It looks like for all "nice" sets, the set $S\times S$ will have symmetry and reflexivity by default. The tough part is usually showing transitivity. However, are there any non-empty sets such that $S\times S$ is not symmetric and reflexive?
The set $S\times S$ is always an equivalence relation, and is reflexive, symmetric, and transitive: it is the relation that says that every element of $S$ is related to every element of $S$.
To answer your question from the comments, suppose we have some set $S$, and we have a relation on $S$, say $\sim$. We want to represent $\sim$ as a subset $R_\sim\subset S\times S$, and your question is which subset $R_\sim$ corresponds to the relation $\sim$. The correspondence is very straightforward: We have $a \sim b$ if and only if $\langle a,b\rangle \in R_\sim$.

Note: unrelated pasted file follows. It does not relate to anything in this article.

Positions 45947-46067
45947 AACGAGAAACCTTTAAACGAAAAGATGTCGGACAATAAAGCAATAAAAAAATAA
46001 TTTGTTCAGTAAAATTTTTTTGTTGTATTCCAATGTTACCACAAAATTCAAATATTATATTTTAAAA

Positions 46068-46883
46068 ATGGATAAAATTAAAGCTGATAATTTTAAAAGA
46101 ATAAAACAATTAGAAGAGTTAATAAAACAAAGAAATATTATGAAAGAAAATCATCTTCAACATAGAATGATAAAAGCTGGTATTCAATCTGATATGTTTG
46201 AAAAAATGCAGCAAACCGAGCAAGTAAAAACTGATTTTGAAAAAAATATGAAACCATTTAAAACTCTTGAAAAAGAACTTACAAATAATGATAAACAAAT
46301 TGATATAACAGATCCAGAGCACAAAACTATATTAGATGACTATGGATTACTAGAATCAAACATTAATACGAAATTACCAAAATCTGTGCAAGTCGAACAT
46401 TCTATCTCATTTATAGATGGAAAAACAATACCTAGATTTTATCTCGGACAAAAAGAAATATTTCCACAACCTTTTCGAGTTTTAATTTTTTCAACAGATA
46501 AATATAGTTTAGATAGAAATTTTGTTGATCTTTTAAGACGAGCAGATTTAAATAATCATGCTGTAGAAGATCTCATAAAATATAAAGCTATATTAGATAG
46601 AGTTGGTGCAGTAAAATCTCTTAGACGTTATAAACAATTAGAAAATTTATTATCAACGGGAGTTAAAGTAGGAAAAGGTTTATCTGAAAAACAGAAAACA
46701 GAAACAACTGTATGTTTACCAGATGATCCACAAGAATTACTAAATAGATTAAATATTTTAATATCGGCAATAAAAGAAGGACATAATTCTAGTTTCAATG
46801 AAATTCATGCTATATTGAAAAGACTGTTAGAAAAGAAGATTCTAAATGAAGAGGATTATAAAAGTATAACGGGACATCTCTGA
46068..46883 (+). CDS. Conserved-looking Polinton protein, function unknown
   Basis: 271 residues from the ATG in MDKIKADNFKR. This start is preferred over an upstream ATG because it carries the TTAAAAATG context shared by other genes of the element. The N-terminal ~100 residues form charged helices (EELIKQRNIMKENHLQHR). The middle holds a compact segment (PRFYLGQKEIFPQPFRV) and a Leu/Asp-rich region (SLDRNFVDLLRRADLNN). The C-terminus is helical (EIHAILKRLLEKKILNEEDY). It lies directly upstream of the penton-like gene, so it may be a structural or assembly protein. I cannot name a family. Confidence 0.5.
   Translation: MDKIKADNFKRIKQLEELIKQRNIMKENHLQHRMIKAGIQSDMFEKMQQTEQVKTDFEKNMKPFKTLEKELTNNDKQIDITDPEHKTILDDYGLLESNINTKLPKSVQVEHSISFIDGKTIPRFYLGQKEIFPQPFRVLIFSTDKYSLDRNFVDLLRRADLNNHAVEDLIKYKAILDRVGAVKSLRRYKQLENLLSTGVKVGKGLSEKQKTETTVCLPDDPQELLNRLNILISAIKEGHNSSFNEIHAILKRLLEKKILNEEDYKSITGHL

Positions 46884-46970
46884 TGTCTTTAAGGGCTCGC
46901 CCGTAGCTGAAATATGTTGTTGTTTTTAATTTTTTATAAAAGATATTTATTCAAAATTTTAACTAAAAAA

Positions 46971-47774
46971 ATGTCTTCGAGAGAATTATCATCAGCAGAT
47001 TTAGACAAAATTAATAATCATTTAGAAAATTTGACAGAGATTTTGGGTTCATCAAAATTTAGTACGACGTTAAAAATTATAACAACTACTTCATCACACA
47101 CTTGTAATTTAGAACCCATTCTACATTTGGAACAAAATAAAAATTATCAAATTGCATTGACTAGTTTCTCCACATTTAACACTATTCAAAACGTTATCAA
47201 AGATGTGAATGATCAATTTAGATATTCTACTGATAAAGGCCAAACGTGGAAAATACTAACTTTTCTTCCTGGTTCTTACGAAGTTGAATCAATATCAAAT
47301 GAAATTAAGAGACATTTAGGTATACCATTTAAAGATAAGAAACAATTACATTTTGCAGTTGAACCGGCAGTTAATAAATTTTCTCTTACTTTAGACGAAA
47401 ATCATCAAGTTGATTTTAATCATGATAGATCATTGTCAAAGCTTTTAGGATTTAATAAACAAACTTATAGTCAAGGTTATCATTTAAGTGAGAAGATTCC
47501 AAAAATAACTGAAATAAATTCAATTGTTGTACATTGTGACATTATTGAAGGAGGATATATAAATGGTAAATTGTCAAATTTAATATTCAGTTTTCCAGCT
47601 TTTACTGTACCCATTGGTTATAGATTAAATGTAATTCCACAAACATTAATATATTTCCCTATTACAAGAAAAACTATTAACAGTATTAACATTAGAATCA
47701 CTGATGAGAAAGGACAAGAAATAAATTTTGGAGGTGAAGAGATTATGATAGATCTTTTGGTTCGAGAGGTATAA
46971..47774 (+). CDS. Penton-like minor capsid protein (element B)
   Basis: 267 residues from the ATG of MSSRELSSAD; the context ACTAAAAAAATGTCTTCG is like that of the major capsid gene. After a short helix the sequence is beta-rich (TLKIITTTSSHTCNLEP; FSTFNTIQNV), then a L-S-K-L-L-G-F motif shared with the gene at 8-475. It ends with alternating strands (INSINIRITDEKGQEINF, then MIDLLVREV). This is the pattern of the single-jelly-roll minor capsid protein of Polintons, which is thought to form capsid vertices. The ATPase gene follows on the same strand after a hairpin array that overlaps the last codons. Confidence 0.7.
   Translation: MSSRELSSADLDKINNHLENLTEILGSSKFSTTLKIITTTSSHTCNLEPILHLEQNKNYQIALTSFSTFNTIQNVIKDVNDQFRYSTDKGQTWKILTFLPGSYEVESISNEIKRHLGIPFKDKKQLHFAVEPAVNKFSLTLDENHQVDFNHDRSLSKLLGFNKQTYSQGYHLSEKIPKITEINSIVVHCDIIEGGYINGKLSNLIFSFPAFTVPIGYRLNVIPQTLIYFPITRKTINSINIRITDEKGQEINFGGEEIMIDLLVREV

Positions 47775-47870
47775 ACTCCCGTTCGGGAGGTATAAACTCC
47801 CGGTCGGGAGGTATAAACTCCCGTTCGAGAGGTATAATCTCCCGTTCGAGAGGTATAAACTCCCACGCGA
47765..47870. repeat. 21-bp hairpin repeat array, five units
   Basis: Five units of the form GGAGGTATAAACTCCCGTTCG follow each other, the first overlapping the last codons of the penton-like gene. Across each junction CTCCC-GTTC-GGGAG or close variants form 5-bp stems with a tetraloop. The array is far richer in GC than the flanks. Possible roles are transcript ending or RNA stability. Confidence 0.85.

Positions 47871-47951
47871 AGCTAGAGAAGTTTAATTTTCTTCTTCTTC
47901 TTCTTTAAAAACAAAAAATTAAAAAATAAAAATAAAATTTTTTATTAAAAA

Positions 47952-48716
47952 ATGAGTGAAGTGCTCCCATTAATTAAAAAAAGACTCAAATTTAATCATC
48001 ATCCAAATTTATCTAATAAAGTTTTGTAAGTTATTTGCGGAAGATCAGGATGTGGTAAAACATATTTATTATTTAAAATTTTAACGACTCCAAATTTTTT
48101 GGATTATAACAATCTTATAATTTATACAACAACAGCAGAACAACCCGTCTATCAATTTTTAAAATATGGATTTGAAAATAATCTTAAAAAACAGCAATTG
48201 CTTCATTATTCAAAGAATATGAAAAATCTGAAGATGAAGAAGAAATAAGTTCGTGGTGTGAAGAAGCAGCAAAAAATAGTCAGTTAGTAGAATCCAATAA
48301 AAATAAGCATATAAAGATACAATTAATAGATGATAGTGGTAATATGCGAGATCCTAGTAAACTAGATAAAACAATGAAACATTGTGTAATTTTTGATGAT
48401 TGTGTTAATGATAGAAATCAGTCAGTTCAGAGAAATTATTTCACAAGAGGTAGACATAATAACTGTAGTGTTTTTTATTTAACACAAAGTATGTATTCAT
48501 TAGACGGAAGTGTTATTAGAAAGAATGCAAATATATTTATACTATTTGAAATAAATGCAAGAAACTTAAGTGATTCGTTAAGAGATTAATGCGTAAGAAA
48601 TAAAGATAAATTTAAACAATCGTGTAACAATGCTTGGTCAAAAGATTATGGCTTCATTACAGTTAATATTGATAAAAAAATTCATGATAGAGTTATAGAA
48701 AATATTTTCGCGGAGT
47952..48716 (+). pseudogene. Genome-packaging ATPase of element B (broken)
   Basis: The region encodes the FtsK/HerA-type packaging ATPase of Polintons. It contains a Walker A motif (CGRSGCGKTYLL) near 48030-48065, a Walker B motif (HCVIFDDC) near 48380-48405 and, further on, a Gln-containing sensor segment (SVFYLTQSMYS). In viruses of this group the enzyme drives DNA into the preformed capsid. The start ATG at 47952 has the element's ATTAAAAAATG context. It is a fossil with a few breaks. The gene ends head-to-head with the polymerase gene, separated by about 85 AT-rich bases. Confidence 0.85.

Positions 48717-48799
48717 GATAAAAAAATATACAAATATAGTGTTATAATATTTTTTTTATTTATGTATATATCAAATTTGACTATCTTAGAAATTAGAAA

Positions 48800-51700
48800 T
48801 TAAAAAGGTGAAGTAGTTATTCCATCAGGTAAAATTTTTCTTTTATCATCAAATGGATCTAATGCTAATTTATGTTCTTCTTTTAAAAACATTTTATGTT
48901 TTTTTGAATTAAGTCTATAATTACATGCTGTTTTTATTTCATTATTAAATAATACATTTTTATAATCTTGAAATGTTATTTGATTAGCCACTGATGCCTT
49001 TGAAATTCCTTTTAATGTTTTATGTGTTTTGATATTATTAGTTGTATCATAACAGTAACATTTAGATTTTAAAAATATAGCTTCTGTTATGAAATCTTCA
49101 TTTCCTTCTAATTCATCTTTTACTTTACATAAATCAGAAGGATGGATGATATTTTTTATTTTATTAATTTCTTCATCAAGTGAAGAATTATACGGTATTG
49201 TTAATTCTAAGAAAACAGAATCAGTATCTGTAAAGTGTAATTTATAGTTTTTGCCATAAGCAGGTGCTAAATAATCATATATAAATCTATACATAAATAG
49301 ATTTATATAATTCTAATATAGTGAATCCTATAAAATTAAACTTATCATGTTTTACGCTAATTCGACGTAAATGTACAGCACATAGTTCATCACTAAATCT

For example, let $R_\le$ be the subset of $\Bbb Z\times \Bbb Z$ that represents the $\le$ relation. Then $\langle 1,2\rangle$ and $\langle 1,17\rangle$ and $\langle 9,9\rangle$ are elements of $R_\le$, because $1\le2$ and $1\le 17$ and $9\le 9$, but $\langle 3,1\rangle$ is not because $3\not\le 1$.
When $R = S\times S$, we have that $\langle a,b\rangle\in R$ for all $a$ and $b$, and so the relation represented by this $R$ has $a\sim b$ for all $a$ and $b$—that is, $a$ and $b$ are always related. It should be easy to prove that this relation is reflexive, symmetric, and transitive. Similarly, when $R = \emptyset$, we get the relation where $a$ and $b$ are never related, which is symmetric and transitive, but not reflexive.